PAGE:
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Sitting on a hard plastic chair under a fluorescent buzz as an employee lectures on proper condom use—a catechism you know by heart yet sometimes fail to heed—you may conclude, as Emily Witt did, that the time has come to change your life. Just before Valentine’s Day, Witt had slept with a friend. A few weeks later, he called to report that he might have chlamydia. “I still envisioned my sexual experience eventually reaching a terminus, like a monorail gliding to a stop at Epcot Center,” Witt writes in “Future Sex” (Farrar, Straus & Giroux), her gutsy first book.

“There’s no need for a middle man, no reason to ask for anyone’s permission to make a movie (like a producer).

As a rule, I don’t download time-sucking games onto my phone. Back in May, when I first made space on my screen for that little red flame icon, I didn’t realize the latest online dating app craze was a game. Last night my roommate, who met his boyfriend on Tinder, perched beside me for some vicarious swiping. Like Zuckerberg’s original, verboten pleasure, Face Smash, which asked Harvard douchebags to choose the hotter classmate between two photos, Tinder offers players a simple, visceral choice. The right one will prompt other players to click through to see your tagline and up to four other photos.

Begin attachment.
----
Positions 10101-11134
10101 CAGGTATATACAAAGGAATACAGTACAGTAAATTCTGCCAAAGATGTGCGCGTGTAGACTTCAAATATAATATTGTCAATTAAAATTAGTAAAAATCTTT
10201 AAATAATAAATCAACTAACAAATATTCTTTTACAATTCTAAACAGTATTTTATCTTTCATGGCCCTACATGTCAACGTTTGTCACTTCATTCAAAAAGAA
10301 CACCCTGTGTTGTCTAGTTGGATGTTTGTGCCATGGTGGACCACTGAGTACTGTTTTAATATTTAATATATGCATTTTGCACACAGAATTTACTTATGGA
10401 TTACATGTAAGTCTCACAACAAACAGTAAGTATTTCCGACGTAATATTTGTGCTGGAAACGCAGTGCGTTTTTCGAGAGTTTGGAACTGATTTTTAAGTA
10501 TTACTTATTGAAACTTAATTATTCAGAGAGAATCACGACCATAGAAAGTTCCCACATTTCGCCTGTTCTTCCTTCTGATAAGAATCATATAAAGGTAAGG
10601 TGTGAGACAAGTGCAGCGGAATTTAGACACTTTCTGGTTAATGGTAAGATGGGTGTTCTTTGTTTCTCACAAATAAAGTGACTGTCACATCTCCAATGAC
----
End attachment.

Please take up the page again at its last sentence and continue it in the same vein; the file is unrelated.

That’s right: they’ve finally made an online dating service that is fun — nay, addictive — to use.

And with a rotating set of fun features and filters, it's also the response to Facebook and Twitter's stale experiences.

As with any social network, much of your Snapchat experience will depend on who you follow, but on this one you're less likely to find carefully composed posts.

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